What do you think? Either way, I think some ethnographic theory will definitely be useful in my methodology chapter.


5 thoughts on “Ethnography – is my social impact PhD research ethnographic?

  1. I think that the ‘graphy’ part refers to the writing aspect, the representation of the subjects of the study. I am not sure I can convey here how much of a topic for debate and endless reflections the concept of ‘representation’ and indeed the act of ‘writing’ itself is in ethnography and anthropology. Ethnography can perhaps be described as telling a story about a particular group but in my view a key aspect is that the researcher attempts (in many very flawed ways, such as interviews and participant observation) to gain an understanding of another world view, another way of life, their lived experiences etc. There is an important distinction between telling a story about some one and telling someone’s story if that makes sense. I think it might be useful to look at the distinction between emic and etic, see
    Look forward to keeping up with the progress
    Kathrine (@kshjensen)

    • This is really useful Katherine, especially the part about telling a story about someone or telling their story. I think the notion of telling somebody’s story for them can be very problematic. I am interested in exploring different ways of asking participants to tell their own story to the researcher – such as through creative drawing methods. Thank you for the feedback.

  2. Hi Megan

    I understand your struggle, but based on the general introduction you got from the lecturer, it would be hard to define your research.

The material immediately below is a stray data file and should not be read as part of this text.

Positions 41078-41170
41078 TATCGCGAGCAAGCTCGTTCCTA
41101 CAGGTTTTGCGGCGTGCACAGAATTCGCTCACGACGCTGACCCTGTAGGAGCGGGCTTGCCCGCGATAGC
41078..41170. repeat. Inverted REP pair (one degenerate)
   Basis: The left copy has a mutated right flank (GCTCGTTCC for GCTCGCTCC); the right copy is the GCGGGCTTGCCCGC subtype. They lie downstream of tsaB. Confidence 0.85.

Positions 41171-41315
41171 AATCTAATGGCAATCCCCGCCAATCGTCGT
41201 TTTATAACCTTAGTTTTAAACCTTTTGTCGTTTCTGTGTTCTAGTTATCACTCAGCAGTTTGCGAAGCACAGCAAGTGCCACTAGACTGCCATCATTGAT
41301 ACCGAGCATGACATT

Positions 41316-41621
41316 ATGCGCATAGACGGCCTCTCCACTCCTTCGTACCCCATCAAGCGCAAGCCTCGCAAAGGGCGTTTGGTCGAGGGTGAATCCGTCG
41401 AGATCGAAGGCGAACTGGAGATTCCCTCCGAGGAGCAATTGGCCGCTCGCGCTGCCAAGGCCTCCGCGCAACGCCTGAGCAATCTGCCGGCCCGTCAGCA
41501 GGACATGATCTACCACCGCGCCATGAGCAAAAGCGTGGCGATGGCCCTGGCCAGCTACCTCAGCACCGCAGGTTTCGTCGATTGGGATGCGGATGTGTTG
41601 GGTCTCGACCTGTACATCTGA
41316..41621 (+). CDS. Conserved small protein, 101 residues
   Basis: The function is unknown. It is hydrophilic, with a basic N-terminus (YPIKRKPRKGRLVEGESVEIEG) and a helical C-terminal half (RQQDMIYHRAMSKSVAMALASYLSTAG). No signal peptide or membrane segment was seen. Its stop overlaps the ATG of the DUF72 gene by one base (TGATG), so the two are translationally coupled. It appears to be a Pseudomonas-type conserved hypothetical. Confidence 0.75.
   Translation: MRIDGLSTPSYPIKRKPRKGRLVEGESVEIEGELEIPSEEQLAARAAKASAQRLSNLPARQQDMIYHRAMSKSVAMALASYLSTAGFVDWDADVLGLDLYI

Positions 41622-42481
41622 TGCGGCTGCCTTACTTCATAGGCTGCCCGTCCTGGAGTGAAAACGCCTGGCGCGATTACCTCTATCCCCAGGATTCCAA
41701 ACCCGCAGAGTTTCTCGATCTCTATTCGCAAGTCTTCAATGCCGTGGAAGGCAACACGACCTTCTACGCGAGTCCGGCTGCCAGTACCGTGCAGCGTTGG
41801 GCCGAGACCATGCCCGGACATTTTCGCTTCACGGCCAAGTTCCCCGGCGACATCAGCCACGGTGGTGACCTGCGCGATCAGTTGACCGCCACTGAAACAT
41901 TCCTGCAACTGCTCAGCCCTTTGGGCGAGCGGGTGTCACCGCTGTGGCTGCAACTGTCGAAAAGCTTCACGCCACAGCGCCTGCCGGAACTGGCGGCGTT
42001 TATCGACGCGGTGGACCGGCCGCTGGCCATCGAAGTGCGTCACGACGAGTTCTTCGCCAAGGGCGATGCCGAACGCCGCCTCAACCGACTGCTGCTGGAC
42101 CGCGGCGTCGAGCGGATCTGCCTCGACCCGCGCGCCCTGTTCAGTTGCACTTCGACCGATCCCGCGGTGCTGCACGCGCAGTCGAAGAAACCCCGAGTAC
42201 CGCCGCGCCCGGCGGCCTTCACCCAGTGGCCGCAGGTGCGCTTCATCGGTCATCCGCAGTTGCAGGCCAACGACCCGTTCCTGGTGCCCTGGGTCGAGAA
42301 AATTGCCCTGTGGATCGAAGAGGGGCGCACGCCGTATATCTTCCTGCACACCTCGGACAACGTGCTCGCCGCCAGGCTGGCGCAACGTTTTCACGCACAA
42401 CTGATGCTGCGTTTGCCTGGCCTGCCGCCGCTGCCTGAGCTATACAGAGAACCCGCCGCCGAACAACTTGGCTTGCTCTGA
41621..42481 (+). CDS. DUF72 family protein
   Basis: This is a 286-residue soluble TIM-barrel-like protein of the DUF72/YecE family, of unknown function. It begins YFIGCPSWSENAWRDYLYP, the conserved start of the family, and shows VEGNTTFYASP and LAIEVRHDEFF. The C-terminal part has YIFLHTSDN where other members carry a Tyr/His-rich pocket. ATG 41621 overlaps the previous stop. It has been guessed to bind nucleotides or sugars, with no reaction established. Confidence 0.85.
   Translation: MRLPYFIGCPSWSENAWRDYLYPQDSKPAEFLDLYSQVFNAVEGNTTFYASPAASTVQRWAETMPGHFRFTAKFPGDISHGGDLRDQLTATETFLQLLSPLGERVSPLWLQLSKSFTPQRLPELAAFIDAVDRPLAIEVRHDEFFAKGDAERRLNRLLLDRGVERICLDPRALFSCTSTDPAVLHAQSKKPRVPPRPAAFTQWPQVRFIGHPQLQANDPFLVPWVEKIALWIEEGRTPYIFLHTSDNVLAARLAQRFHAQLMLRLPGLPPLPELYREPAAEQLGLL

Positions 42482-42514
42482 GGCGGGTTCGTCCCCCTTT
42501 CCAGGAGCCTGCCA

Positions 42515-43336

The way you describe your research, it can fit in several other methodologies equally. Essentially, you’re not asking yourself the right questions.
    What is your position as researcher in the study setting? Etnography fits within the paradigm of the critical theory, where the researcher typically positions himself closely involved in the studied group (observational research is typical) and empowers the studied group to think about the studied topic.
    What kind of knowledge do you want to gain from your participants? (Epistemology) In etnography you are co-constructing the reality of the group in a certain culture and social, political context.


    • Hi Jessica, thanks for this comment – very useful. I’m very aware that I am just learning about these approaches and definitions, and am definitely not in a position as of yet to define my approach/design, I’m mainly trying to explore the discussions that come up in my lectures and reading to try and gain a deeper understanding. I agree that the most important question at the moment is that of what kind of knowledge this research is trying to achieve – I have been talking this through with my supervisor. I want to explore with researchers their perceptions of social impact, as well as the activities they carry out related to it, and the outcomes of these activities. In this way I hope to build up a picture of attitudes and opinions around the impact debate, as well as data which will allow an understanding of approaches which work well or don’t work well.

  3. Pingback: Digital Ethnography – The Future of Design Research? | Design Futures